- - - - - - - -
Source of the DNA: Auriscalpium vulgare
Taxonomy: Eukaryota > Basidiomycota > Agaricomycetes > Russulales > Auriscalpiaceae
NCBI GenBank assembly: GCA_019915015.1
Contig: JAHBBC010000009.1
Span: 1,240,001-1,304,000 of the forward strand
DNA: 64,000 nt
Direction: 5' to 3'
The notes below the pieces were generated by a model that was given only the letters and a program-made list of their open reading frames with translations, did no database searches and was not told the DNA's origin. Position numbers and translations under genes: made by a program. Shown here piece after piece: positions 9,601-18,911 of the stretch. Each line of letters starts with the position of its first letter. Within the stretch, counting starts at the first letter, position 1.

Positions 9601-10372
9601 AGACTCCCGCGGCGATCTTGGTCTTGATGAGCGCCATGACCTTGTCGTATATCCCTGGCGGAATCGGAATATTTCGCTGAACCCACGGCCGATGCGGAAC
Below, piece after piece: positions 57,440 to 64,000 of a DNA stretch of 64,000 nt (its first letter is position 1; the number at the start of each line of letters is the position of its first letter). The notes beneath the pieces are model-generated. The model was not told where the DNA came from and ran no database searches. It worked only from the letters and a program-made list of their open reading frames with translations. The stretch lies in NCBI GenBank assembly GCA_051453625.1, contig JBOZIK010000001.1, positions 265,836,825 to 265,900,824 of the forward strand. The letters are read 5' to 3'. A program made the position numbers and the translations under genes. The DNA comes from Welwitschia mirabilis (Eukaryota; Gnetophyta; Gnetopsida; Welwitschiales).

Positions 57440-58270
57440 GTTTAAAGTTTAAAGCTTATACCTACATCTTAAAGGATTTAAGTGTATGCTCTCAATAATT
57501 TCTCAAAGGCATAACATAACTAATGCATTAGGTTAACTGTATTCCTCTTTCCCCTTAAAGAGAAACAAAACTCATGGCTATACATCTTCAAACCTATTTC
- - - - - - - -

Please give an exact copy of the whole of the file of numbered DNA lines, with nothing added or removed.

Source of the DNA: Auriscalpium vulgare
Taxonomy: Eukaryota > Basidiomycota > Agaricomycetes > Russulales > Auriscalpiaceae
NCBI GenBank assembly: GCA_019915015.1
Contig: JAHBBC010000009.1
Span: 1,240,001-1,304,000 of the forward strand
DNA: 64,000 nt
Direction: 5' to 3'
The notes below the pieces were generated by a model that was given only the letters and a program-made list of their open reading frames with translations, did no database searches and was not told the DNA's origin. Position numbers and translations under genes: made by a program. Shown here piece after piece: positions 9,601-18,911 of the stretch. Each line of letters starts with the position of its first letter. Within the stretch, counting starts at the first letter, position 1.

Positions 9601-10372
9601 AGACTCCCGCGGCGATCTTGGTCTTGATGAGCGCCATGACCTTGTCGTATATCCCTGGCGGAATCGGAATATTTCGCTGAACCCACGGCCGATGCGGAAC
Below, piece after piece: positions 57,440 to 64,000 of a DNA stretch of 64,000 nt (its first letter is position 1; the number at the start of each line of letters is the position of its first letter). The notes beneath the pieces are model-generated. The model was not told where the DNA came from and ran no database searches. It worked only from the letters and a program-made list of their open reading frames with translations. The stretch lies in NCBI GenBank assembly GCA_051453625.1, contig JBOZIK010000001.1, positions 265,836,825 to 265,900,824 of the forward strand. The letters are read 5' to 3'. A program made the position numbers and the translations under genes. The DNA comes from Welwitschia mirabilis (Eukaryota; Gnetophyta; Gnetopsida; Welwitschiales).

Positions 57440-58270
57440 GTTTAAAGTTTAAAGCTTATACCTACATCTTAAAGGATTTAAGTGTATGCTCTCAATAATT
57501 TCTCAAAGGCATAACATAACTAATGCATTAGGTTAACTGTATTCCTCTTTCCCCTTAAAGAGAAACAAAACTCATGGCTATACATCTTCAAACCTATTTC